Why are LPS the Best beginner coral type?
The ocean houses millions upon millions of LPS, SPS and other types of corals that co-exist all over the world. In fact, there are so many species and mutations of corals that it is estimated only a small percentage have been documented and photographed. So where does this leave you? The hobbyist who wants an easy coral LPS as we have be told time and time again, corals are ‘hard’. But lets be honest, everyone has to start somewhere. LPS or ‘Large Polyp Stony’ corals are definitely the place to dive right in.
There are hundreds of species of LPS available to be housed in the aquarium. LPS are relatively inexpensive and can add movement and stunning coloration to the aquarium. LPS are the easiest coral to care for by a big margin. LPS need far less care than sea fans, SPS, or other exotic varieties. LPS corals can be easily recognised by their long tentacles, iridescent colors and swaying movement.
LPS corals are not born equal, however. Some are more difficult to care for than others. Below we run through some of the easiest varieties to care for and what to look for when purchasing. Before we do that, we will have a small recount of the requirements for keeping corals.
Corals are more difficult to keep than most saltwater fish. Period. Fish require stable conditions and low nitrates. Corals require very stable conditions and consistently low nitrates. The emphasis is clear, corals need stability. Stability, stability, stability. They don’t like changes in salinity, they don’t fare well with temperature swings, they can’t deal with temperatures too low and most certainly not temperatures too hot.
But fear not. Many hobbyists have come before you and faced the same perils. It’s better to read this now than slowly watch your brand new coral wither away in the aquarium. And it really isn’t that hard. Lets run through a quick list of what would be ideal to ensure the success of your coral.
- A good water conditioner
- A solid filter, even better is a sump is ideal for keeping corals
- A nitrate reducing filter medium. Seriously nitrates are the key to longevity of your coral.
- A water head for moving water flow (An Ecotech Vortech is recommended)
- A quality heater (Or even better, two heaters!!)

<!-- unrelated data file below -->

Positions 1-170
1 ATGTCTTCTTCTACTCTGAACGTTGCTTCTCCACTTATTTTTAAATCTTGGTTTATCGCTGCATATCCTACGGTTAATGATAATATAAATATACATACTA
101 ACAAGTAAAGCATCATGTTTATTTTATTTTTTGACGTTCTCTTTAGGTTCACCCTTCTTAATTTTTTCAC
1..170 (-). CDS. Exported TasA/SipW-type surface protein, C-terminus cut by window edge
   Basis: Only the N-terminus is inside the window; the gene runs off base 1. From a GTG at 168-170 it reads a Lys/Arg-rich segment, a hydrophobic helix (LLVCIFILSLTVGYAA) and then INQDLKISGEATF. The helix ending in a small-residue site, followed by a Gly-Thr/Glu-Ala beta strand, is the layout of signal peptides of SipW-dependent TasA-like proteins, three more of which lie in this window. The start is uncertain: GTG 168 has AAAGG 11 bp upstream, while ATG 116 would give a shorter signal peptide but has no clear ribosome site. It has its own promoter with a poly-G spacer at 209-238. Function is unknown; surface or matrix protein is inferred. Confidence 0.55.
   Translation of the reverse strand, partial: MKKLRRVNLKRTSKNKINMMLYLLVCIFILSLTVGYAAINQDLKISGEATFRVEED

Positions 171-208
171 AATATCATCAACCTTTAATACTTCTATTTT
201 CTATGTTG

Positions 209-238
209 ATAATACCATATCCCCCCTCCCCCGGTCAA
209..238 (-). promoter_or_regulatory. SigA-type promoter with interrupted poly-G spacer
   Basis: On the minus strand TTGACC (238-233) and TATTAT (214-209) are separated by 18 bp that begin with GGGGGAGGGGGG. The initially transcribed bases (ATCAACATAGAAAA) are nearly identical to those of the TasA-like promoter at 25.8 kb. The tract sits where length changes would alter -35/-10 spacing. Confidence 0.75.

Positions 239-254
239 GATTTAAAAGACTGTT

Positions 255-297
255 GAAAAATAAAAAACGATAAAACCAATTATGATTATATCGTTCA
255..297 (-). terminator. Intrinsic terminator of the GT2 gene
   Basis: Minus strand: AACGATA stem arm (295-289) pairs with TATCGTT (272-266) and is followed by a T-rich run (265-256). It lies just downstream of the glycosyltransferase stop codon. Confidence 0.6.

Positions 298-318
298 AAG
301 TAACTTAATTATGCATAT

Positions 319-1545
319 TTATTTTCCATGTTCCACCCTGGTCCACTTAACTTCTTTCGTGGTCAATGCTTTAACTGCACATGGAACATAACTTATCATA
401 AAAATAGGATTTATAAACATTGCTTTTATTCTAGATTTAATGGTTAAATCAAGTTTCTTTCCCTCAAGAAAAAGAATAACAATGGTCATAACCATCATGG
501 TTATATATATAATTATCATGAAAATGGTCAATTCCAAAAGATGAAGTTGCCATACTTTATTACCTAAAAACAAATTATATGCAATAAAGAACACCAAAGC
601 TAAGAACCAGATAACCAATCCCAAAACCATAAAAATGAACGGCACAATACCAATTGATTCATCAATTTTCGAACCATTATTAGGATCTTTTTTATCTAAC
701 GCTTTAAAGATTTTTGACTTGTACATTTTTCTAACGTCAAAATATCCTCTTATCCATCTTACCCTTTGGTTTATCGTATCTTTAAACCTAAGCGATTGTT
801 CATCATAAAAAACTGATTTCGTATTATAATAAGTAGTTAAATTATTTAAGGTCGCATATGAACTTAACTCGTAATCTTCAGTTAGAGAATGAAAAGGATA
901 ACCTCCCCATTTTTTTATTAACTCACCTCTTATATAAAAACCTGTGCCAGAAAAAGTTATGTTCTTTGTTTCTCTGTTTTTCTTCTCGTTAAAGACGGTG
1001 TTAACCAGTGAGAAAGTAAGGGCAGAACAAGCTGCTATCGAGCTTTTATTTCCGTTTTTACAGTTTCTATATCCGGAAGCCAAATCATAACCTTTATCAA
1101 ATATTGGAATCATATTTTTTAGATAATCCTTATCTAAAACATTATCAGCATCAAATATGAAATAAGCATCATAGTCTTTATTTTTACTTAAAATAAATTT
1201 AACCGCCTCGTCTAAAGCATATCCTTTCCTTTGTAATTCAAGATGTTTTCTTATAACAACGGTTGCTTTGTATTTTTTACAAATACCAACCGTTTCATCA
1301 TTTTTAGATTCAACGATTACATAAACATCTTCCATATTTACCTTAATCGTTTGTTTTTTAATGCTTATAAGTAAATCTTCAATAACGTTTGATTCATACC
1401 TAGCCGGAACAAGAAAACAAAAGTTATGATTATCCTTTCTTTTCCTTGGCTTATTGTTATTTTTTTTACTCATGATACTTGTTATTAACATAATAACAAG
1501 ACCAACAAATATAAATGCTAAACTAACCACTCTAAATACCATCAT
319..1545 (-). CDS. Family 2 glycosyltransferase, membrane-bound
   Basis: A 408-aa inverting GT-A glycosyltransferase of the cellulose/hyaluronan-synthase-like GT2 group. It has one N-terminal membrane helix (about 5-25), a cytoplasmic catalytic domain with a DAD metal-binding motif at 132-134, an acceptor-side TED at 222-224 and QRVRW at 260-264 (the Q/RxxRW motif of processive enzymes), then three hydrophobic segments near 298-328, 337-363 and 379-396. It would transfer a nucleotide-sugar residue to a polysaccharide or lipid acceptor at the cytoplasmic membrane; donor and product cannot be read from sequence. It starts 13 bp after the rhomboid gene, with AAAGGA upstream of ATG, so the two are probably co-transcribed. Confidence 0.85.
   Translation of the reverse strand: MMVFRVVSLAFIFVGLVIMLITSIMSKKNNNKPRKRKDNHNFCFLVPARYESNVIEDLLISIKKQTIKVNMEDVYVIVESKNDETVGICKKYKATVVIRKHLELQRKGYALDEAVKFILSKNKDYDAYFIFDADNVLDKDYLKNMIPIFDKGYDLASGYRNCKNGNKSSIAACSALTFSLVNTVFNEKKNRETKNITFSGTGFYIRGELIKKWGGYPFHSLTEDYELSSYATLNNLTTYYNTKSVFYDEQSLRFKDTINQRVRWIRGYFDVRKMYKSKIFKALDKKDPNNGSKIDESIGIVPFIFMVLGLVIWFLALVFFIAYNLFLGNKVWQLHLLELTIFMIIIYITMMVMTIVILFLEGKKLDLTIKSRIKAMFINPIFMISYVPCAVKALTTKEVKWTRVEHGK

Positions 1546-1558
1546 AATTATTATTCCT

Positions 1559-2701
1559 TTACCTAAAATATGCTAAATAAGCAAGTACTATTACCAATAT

- An area the tank will not be exposed to temperatures above 86ºF (30 Degrees)
- A strong light. The stronger the better. I would recommend at least 1-2Watts of power per gallon of water. LEDs are perfect in this regard as they give you more light and consume far less power.
- The three basic Calcium, Magnesium and Alkalinity supplements. These can be powdered or liquid form. Your new LPS coral will consume these from the water column.
How LPS differs from SPS corals, Can I try SPS Corals?
The main difference between these two are the size of the polyps, food requirements and light requirements. If the polyps are larger it is easier to feed the coral. Its also much easier to fit the lighting requirement. It’s because of the tiny organisms called as zooxanthellae within the tissue of the polyps.
There are several reasons why many aquarium hobbyists prefer the LPS corals over SPS corals.
- There’s no need to use high powered or expensive lighting equipment. SPS require a very particular and very high intensity lighting schedule. This is probably enough to make most experienced hobbyists shy away.
- It’s easier to grow the LPS corals in the aquarium when compared to the SPS corals. SPS corals grow, but they grow slowly and they require large amounts of calcium supplement to support their skeleton. This requires consistent testing and more strict scheduling.
- Lets face it. Maintaining LPS over the long term is that much easier. Especially for your first coral, you want to pick a species that is easy to keep and comes at a low price.
Which are the best corals for a beginner?